This post was previously published at Peachleaves blog.
Slow day at work, so I finished reading Louis Menand’s The Marketplace of Ideas. In the final chapter, my leisurely read-while-at-work pace was jarred when I reached this paragraph:
What the surveys suggest is that if doctoral education in English were a cartoon character, then about thirty years ago, it zoomed straight off of a cliff, went into a terrifying fall, grabbed a branch on the way down, and has been clinging to that branch ever since.
Wait, what? What are you saying, Louis Menand?
Up to half of all doctoral students in English drop out before getting their degrees (something that appears to be the case in doctoral education generally), and only about half of the rest end up with the jobs they entered graduate school to get – that is, tenured professorships. Over the three decades since the branch was grabbed, a kind of protective shell has grown up around this process, a culture of ‘realism’. . . students are told from the very start, almost from the minute they apply to graduate school, that they are effectively entering a lottery.
No. . . no, I was not told that. I mean, I learned that it is the case (cf. randomocracy.) But I certainly was not forewarned.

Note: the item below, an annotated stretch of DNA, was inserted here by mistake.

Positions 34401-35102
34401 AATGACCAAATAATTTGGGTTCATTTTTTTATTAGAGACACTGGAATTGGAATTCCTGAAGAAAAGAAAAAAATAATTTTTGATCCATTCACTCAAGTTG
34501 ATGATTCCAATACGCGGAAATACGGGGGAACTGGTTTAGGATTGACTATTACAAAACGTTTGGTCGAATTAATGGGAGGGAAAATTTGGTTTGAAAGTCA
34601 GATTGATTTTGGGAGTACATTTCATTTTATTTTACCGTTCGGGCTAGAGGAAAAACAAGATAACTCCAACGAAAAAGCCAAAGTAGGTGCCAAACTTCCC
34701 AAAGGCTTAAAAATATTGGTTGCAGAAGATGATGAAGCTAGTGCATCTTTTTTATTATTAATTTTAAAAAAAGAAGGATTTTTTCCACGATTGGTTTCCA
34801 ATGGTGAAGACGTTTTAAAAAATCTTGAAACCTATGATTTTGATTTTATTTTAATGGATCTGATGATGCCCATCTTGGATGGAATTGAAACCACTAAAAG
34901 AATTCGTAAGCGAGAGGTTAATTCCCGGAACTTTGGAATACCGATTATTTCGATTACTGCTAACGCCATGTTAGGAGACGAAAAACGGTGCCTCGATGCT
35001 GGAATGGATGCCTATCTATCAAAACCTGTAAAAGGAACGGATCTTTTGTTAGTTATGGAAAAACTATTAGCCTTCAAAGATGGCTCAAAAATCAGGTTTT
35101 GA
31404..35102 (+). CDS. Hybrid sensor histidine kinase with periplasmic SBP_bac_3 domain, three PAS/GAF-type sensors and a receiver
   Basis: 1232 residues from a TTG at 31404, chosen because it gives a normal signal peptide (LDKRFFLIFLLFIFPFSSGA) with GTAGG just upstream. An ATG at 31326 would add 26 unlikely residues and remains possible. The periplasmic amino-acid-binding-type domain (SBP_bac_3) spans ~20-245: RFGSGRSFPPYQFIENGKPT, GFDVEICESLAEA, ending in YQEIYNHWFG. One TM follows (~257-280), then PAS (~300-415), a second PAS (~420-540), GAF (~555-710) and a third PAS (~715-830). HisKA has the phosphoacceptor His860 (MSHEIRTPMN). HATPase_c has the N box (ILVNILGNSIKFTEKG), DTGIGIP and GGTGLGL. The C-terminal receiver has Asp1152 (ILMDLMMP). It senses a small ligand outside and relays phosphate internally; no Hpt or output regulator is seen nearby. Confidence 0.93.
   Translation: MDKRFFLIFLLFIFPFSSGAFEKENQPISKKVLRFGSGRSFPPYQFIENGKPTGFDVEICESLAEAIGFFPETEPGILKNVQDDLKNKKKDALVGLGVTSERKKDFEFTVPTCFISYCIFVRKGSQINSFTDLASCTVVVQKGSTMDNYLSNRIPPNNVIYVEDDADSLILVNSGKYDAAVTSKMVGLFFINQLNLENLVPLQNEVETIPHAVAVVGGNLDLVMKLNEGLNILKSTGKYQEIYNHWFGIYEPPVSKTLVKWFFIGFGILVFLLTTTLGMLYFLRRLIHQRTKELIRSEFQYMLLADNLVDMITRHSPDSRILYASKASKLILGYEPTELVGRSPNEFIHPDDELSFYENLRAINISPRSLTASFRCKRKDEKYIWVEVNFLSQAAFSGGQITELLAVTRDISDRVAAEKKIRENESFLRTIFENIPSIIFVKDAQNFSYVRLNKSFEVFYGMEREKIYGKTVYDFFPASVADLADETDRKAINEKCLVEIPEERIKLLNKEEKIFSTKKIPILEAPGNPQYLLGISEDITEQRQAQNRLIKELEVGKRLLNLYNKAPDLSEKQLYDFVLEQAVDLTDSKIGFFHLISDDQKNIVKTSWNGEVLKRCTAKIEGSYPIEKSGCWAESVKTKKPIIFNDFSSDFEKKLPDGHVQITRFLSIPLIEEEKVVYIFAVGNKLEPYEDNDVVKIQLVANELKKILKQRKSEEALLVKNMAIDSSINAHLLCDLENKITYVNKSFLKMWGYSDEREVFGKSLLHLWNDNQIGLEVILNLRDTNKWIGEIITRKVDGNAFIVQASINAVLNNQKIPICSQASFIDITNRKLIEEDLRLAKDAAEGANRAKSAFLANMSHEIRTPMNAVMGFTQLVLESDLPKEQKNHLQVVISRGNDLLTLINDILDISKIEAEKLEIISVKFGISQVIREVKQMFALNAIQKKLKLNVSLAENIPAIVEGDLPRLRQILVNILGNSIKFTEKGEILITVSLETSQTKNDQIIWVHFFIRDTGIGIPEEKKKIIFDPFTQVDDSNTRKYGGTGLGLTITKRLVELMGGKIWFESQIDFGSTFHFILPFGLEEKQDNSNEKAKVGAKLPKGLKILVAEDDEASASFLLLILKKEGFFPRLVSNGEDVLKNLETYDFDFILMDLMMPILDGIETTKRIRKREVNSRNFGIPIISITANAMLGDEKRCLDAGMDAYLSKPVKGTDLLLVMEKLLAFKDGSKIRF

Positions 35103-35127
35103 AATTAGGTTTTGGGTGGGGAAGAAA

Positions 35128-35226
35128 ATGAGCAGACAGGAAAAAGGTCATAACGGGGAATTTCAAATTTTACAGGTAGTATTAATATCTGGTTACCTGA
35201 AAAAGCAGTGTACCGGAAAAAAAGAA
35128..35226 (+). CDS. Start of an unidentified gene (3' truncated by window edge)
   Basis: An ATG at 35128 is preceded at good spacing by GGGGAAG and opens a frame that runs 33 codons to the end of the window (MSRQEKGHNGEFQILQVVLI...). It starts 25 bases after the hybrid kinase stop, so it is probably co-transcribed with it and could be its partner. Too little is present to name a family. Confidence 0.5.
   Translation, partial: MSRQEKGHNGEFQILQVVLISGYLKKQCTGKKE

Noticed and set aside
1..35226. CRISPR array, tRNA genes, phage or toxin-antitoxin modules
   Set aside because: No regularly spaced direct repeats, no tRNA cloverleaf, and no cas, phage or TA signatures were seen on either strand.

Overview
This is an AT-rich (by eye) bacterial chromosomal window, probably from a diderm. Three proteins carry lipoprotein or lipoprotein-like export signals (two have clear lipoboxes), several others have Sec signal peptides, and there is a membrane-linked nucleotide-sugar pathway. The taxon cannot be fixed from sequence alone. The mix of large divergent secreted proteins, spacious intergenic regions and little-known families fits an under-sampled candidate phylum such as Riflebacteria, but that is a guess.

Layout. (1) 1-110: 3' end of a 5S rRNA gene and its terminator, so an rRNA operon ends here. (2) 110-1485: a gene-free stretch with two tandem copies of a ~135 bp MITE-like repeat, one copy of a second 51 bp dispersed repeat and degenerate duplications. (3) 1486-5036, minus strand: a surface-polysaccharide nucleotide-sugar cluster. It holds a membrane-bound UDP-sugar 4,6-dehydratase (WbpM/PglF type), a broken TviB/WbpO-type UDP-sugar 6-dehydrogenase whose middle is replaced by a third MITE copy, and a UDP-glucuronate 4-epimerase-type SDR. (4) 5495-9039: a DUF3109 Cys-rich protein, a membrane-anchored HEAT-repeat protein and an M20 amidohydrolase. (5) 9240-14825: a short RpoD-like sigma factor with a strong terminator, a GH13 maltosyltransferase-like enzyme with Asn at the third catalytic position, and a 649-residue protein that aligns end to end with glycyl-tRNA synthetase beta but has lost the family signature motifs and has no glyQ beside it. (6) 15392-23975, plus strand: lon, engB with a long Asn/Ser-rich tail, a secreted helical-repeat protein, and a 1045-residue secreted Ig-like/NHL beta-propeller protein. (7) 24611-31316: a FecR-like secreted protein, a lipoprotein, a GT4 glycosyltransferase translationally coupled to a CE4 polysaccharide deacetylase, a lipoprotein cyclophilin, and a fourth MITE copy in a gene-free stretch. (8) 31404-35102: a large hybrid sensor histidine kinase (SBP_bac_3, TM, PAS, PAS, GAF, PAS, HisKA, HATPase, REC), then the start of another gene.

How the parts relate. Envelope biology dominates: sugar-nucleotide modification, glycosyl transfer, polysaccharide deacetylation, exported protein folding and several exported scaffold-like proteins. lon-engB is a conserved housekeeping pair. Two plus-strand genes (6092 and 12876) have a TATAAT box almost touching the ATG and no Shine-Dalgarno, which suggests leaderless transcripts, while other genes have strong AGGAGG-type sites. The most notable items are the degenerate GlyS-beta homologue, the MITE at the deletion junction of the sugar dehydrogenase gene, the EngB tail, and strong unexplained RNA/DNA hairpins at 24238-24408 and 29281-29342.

Menand goes on to describe that the effect of an oversupply and underdemand is that English departments (and many of their humanistic kin) are essentially producing ABDs, not PhDs, and then those who win the PhD lottery are then required to perform tasks for which they usually have no training (such as teaching their specialty to nonspecialists). All demonstrably true, all often complained about by me.
But I was really stung by that matter-of-fact statement of statistics. I felt the way ecentipede must have felt when I told her that in the wild, about 46 of 200 eggs hatch, and of those that hatch, only about 3 grow up to become adult birds.